July 22, 2008

Evergreen District to Host State Board of Education Meetings

By Howard Buck, The Columbian, Vancouver, Wash.

Jul. 22--State education officials plan to put Washington's Class of 2013 on the path of a world-class math education when they meet this week at the Evergreen school district's administrative center.

The Washington State Board of Education will meet Wednesday and Thursday to discuss several upgrades in high school graduation requirements. They include raising the number of required credits from 19 to 24, as well as a third math credit at the level of Algebra II or higher.

"It will be the biggest and most-happening state board meeting in two years," said Edie Harding, the board's executive director.

While the overall boost in required credits -- dubbed the Core 24 -- probably will have to wait for more state money, the board of education is expected to approve the third year of math during Thursday's session.

It's an issue that can't wait, according to the board's Web site: "Improving math achievement is one of the most critical issues we face. Today, many of our students are leaving high school unprepared. In 2006, 45 percent of Washington's students who went directly from high school to community or technical colleges were required to take remedial math classes."

Washington's students are near the back of the pack when measured against their counterparts.

"Thirty-nine other states either now or shortly will require three math credits," said Harding.

The state already has implemented a math upgrade at the elementary level, she said.

The other high-priority topic -- the 24 required credits -- "is a really big deal," Harding said. It sets the framework for "what kids need to be successful in the 21st century."

However, Harding emphasized two aspects of Core 24 that puts it down the road: "Nothing happens without money, and there will be a six-year implementation phase."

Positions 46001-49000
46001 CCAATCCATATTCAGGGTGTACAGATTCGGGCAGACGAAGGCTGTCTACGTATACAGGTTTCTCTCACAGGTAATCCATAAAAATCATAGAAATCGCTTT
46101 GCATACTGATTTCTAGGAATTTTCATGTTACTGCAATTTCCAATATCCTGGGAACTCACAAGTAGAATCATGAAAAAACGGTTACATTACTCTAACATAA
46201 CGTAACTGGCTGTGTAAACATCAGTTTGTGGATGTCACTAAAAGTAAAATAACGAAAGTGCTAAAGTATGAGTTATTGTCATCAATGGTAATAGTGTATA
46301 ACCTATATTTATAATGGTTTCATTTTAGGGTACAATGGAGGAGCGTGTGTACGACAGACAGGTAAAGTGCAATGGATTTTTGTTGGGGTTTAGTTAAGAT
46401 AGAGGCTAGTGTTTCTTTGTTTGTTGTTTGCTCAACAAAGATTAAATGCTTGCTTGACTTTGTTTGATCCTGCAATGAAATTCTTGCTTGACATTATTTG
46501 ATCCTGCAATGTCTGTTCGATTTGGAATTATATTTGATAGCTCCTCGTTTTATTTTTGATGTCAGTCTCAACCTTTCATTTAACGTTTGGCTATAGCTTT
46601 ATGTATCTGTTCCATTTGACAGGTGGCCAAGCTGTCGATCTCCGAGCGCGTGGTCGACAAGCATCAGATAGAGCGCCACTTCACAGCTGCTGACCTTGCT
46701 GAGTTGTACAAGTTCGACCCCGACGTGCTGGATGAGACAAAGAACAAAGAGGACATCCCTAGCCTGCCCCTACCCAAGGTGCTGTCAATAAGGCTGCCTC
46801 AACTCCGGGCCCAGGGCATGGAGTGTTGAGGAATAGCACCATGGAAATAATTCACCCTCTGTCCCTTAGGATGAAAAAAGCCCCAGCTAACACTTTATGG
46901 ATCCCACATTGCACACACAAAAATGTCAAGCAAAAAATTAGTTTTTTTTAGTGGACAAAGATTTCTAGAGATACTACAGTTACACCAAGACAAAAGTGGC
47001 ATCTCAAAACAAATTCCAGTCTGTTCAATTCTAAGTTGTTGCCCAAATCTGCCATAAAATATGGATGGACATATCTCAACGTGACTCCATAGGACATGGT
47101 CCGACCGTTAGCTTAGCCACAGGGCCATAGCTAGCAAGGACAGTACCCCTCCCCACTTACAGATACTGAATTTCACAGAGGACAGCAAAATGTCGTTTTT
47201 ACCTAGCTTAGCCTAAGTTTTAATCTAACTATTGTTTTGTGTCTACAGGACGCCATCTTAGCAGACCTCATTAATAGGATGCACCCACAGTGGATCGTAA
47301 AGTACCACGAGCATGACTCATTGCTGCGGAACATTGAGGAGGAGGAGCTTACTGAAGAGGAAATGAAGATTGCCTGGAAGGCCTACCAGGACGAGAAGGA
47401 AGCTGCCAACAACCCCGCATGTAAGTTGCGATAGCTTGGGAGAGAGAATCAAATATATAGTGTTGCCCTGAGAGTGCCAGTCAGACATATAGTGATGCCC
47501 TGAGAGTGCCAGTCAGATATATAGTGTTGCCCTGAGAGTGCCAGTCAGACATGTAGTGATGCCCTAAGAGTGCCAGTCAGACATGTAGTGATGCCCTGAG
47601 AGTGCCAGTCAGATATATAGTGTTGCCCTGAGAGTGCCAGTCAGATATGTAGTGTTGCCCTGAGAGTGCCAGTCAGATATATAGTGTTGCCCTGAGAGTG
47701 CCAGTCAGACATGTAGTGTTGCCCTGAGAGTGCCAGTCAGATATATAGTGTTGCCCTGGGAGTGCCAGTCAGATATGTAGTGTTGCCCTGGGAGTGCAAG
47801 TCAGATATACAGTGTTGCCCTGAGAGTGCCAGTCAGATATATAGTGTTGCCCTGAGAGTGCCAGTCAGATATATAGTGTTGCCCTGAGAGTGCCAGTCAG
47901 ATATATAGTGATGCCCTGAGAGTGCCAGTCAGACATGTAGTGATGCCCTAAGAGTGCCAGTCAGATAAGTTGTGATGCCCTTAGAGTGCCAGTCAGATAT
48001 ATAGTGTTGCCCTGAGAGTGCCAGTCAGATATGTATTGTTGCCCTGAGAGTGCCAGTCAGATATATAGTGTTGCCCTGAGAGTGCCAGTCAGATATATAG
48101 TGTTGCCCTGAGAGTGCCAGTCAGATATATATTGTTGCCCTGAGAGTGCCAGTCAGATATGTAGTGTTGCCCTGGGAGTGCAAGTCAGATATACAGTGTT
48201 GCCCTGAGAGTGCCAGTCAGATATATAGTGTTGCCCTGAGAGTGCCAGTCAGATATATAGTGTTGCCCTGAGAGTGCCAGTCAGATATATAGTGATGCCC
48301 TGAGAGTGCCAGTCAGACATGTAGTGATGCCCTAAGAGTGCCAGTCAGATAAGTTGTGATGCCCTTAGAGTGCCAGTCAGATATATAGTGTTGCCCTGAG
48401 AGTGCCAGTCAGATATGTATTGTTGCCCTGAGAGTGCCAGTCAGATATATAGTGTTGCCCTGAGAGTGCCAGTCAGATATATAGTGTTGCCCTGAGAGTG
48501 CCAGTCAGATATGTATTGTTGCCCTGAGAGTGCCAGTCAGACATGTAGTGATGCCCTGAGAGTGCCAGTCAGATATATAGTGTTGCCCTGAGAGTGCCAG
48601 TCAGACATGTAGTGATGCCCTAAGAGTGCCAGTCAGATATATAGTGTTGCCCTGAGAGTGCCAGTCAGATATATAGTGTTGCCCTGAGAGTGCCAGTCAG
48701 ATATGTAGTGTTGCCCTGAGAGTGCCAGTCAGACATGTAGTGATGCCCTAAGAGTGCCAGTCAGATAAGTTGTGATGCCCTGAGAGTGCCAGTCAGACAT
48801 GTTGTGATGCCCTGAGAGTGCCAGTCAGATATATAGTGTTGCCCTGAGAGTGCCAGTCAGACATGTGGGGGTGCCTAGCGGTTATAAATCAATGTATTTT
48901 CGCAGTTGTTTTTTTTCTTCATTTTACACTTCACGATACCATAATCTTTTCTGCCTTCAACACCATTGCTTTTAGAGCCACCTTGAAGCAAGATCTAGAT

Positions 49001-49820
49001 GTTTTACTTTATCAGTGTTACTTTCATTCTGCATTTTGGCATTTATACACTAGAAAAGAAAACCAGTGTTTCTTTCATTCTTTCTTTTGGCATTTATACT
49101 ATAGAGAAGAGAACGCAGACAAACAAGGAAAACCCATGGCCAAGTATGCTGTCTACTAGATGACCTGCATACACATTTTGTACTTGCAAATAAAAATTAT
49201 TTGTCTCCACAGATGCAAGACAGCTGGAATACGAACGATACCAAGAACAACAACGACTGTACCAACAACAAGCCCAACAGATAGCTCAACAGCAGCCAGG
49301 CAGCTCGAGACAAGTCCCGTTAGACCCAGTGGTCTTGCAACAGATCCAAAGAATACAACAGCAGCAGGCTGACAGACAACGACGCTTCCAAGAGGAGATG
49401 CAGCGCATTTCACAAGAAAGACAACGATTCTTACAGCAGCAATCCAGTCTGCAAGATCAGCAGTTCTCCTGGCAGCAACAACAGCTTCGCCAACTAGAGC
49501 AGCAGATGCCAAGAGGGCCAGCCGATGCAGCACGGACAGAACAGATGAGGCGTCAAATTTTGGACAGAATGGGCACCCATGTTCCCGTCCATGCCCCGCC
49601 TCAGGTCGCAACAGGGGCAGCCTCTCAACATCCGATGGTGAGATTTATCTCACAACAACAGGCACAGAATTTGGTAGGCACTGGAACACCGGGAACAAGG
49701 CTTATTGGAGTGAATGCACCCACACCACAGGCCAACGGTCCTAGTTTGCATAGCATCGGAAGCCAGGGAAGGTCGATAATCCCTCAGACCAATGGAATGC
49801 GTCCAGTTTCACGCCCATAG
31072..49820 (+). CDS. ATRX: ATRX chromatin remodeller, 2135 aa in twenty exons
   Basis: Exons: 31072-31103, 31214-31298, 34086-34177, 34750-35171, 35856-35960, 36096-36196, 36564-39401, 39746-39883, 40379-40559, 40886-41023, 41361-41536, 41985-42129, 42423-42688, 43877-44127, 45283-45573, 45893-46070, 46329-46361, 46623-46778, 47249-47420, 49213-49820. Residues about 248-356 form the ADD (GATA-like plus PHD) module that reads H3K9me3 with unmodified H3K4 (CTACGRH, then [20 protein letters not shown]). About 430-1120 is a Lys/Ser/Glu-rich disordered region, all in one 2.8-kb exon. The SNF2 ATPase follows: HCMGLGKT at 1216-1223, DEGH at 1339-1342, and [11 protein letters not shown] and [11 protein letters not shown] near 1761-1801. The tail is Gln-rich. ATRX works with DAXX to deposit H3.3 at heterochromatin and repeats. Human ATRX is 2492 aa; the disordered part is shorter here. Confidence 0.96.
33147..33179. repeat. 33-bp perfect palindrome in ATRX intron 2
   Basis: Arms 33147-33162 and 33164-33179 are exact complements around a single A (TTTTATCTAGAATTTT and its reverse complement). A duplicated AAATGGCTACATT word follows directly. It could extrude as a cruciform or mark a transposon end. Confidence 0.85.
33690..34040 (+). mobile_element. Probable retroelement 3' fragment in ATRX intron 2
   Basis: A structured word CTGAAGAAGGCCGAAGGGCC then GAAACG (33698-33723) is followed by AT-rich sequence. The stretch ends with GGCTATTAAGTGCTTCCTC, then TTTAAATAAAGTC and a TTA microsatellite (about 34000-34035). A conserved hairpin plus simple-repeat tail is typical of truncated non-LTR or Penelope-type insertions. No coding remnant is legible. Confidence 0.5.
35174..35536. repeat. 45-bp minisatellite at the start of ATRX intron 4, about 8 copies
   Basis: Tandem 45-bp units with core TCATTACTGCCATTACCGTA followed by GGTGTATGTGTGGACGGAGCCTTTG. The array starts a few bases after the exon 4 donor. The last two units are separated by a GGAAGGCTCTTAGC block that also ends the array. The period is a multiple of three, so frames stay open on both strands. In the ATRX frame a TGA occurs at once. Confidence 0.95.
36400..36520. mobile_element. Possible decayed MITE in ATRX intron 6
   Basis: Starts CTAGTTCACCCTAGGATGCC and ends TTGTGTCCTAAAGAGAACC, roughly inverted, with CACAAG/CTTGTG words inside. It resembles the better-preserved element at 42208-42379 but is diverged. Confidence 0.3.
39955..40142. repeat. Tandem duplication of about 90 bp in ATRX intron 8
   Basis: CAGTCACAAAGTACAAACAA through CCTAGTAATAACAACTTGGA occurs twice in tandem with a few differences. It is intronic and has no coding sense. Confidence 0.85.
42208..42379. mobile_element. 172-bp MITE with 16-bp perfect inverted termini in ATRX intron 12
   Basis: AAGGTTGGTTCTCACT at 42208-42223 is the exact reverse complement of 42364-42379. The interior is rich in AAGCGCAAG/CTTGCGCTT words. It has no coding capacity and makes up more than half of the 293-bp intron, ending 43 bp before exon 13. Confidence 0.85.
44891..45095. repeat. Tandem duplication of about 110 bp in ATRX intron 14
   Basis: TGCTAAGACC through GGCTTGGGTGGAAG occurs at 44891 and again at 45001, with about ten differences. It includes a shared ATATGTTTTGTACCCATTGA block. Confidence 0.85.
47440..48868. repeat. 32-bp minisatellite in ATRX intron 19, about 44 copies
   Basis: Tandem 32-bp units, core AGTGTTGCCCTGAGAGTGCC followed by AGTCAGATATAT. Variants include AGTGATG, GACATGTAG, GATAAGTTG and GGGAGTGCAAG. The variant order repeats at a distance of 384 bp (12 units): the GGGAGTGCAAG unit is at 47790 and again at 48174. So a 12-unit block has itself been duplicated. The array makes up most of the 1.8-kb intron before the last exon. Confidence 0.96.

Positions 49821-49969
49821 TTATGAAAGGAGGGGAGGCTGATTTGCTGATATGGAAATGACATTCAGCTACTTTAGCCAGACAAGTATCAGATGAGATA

Districts already are digging into their own pockets when they offer more than the 20 credits financed by the state. A high school student who has a six-period day and passes all the courses earns six credits a year. Evergreen requires 221/2 credits to graduate and Vancouver Public Schools requires 23.

Districts use levy money provided by their taxpayers to fund the remaining credits.

"All the districts in Clark County have sent the state board a letter saying we're not opposed" to Core 24, said Evergreen school board member Holly Williams. "But it is an unfunded mandate."

The education upgrades aren't just an academic issue. They matter to Washington's children and families, as well as the state's businesses.

"We're pretty lathered up about kids not having opportunities because the system fails them," said Lisa Macfarlane, co-founder of the League of Education Voters.

The statewide citizens' advocacy group plans to have at least 50 representatives at this week's board meeting.

"We can't fill our good jobs" with the state's graduates, Macfarlane said. "We think a Washington state education should be good enough for a Washington college, and a Washington job."

Tom Vogt can be reached at 360-735-4558 or [email protected]


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